Examining the directionality of the relationship between maternal warmth and early school-age anxiety.
Anderson, S. L., Goulter, N., & McMahon, R. J. (2021). Examining the directionality of the relationship between maternal warmth and early school-age anxiety. Child Psychiatry and Human Development. Advance online publication. https://doi.org/10.1007/s10578-021-01197-4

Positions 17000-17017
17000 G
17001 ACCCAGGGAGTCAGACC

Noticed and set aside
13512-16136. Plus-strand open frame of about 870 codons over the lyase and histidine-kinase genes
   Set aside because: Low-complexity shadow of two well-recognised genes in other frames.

Abstract: Maternal warmth has been identified as a contributing factor to the development of child anxiety; however, no studies to date have examined observed maternal warmth longitudinally in this relationship. The present study addressed this knowledge gap by examining the simultaneous development of maternal warmth and child anxiety over time (between-person effects using latent growth curve modeling) and the directionality of associations (within-person effects using autoregressive latent trajectory modeling). Participants included 753 mothers and children. Between-person effects indicated that lower initial levels of anxiety were related to greater levels of maternal warmth over time. Within-person effects showed that maternal warmth in grade 1 predicted subsequent decreases in child anxiety in grade 2 (i.e., a parent effect). Present findings demonstrate the importance of maternal warmth in the early school-age years for decreasing subsequent child anxiety.